Epidemics, ethics and uncertainty: the roles of statistics versus mathematics

Jane Hutton, University of Warwick

A few mathematicians have had considerable influence in the last two years over whether people lived and flourished, or died.

Some mathematicians have focussed on mathematical models which only consider a single illness. Applied statisticians know that it is critical to first decide what the question is: "Minimise deaths due to Covid-19 this year?" or "Minimise the impact of Covid-19 on well-being over ten years?"

The ethical status of an expert who gives a simple answer to the first question, without uncertainty or alternatives, will be examined.

Some publications by influential mathematics groups were directly misleading. People were placed under effect house arrest, when, on balance of probability, they were innocent of Covid.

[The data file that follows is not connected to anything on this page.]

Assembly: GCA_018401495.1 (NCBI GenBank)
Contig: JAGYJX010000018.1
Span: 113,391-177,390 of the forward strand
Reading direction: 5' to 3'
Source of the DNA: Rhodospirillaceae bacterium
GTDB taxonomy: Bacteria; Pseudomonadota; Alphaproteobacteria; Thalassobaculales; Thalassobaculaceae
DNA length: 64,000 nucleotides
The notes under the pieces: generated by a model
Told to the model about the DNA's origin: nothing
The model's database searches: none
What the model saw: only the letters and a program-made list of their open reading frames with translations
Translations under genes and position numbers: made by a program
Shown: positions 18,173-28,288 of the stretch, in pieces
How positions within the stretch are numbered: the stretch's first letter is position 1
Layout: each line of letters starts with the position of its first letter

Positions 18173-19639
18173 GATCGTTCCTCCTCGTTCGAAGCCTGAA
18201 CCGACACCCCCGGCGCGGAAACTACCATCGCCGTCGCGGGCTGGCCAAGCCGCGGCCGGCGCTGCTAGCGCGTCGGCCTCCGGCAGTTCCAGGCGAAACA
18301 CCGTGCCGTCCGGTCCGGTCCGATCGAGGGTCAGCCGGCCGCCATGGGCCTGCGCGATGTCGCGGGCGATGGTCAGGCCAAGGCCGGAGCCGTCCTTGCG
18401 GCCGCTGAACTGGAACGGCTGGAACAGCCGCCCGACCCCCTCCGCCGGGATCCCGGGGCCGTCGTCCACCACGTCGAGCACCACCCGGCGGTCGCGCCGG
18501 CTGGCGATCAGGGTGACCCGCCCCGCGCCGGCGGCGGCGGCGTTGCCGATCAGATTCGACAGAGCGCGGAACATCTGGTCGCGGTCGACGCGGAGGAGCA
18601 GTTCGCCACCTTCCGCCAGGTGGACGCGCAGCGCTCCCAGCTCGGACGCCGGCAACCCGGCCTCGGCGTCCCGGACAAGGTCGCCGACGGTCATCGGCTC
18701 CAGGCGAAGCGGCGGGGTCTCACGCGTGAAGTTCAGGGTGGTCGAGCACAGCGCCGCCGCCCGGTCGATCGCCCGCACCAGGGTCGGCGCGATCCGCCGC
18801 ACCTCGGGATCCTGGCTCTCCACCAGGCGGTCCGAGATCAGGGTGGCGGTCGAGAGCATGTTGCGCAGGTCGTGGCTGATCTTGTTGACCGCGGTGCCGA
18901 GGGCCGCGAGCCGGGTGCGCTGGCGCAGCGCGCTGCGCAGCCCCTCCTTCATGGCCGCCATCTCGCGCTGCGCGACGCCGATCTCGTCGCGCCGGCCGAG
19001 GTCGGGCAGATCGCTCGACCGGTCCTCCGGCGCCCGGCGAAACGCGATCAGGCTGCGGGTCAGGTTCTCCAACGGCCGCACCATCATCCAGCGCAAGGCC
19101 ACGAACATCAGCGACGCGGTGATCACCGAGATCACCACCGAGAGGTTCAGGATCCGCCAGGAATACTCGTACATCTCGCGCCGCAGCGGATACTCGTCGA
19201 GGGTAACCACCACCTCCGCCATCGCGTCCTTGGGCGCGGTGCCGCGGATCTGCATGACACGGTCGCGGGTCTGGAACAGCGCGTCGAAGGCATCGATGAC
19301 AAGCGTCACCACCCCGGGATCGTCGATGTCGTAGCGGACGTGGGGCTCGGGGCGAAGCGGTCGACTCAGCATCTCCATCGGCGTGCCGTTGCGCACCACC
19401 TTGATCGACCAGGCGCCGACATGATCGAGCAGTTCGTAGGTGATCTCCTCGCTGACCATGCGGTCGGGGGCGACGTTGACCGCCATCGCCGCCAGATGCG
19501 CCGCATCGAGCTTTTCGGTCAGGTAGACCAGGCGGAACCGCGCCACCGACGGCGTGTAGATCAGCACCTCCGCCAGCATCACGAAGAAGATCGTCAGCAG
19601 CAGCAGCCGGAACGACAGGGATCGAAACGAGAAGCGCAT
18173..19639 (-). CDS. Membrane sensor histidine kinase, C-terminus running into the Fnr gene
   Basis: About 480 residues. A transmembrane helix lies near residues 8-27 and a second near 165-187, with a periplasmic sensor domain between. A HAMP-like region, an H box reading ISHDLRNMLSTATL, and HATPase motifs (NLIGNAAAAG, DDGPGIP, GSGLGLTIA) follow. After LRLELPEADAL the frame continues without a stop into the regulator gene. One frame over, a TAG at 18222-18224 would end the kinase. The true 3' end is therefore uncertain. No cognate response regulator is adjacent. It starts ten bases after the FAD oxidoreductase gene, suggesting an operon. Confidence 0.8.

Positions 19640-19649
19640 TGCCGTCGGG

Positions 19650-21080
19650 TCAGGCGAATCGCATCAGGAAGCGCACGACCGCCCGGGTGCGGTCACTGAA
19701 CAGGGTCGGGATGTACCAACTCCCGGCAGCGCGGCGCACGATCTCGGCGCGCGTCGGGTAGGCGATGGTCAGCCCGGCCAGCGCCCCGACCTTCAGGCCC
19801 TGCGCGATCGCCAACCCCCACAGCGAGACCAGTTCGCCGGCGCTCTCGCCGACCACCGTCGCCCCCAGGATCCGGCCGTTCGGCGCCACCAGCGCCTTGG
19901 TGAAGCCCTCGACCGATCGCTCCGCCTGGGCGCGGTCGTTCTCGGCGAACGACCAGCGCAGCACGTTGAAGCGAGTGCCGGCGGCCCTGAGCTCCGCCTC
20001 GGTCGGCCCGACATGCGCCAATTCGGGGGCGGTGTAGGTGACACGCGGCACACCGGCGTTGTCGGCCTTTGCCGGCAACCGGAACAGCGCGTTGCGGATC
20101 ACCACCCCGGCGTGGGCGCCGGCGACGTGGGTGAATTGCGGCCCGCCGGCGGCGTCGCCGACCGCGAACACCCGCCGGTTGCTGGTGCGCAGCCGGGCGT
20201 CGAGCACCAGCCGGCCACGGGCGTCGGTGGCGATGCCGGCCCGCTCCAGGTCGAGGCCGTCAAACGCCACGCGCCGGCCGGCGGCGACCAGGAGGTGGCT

Numbers of "covid" hospitalisations and deaths were quoted without context, helping to create a climate of fear. Predictions of 6,000 UK hospital admissions per day in January 2022 relied on the assumption that South African scientists are incompetent. I will discuss whether this can be construed as racism, and compare the issues with ideas of racial inequity in UK covid death rates.

Uncertainty in diagnostic tests, missing information and measurement errors all feed into transmitted variation. Despite this, mathematical predictions of covid cases were used to justify lockdowns even in countries where people would starve as a consequence. Some statisticians have tried to estimate the damage to children's education and wellbeing, and illness and deaths due to lack of access.

Such mathematical modelling cannot be justified within virtue, deontological, utilitarian or care ethics, though Zoroaster or Nietzsche might be invoked. It is essential to consider context, and the probable consequences, as explained in the International Statistics Institute Code of Professional Ethics. Assessment of the validity of model assumptions, data quality, adequacy of the fit of models and accuracy of predictions is essential, and essentially statistical.